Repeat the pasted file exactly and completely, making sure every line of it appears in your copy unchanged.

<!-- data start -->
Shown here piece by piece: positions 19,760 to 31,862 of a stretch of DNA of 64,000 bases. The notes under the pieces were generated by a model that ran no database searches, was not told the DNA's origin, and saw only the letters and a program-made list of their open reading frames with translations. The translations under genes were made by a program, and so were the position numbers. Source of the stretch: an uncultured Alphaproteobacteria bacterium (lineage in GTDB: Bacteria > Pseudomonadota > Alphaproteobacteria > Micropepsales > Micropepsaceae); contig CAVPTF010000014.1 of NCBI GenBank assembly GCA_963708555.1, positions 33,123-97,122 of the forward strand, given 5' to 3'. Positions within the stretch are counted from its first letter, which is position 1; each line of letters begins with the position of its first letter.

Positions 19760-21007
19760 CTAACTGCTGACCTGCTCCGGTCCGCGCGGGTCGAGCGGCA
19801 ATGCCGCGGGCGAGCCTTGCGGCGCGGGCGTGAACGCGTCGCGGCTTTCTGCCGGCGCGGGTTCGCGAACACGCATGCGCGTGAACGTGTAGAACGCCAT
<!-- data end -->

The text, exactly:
Shown here piece by piece: positions 19,760 to 31,862 of a stretch of DNA of 64,000 bases. The notes under the pieces were generated by a model that ran no database searches, was not told the DNA's origin, and saw only the letters and a program-made list of their open reading frames with translations. The translations under genes were made by a program, and so were the position numbers. Source of the stretch: an uncultured Alphaproteobacteria bacterium (lineage in GTDB: Bacteria > Pseudomonadota > Alphaproteobacteria > Micropepsales > Micropepsaceae); contig CAVPTF010000014.1 of NCBI GenBank assembly GCA_963708555.1, positions 33,123-97,122 of the forward strand, given 5' to 3'. Positions within the stretch are counted from its first letter, which is position 1; each line of letters begins with the position of its first letter.

Positions 19760-21007
19760 CTAACTGCTGACCTGCTCCGGTCCGCGCGGGTCGAGCGGCA
19801 ATGCCGCGGGCGAGCCTTGCGGCGCGGGCGTGAACGCGTCGCGGCTTTCTGCCGGCGCGGGTTCGCGAACACGCATGCGCGTGAACGTGTAGAACGCCAT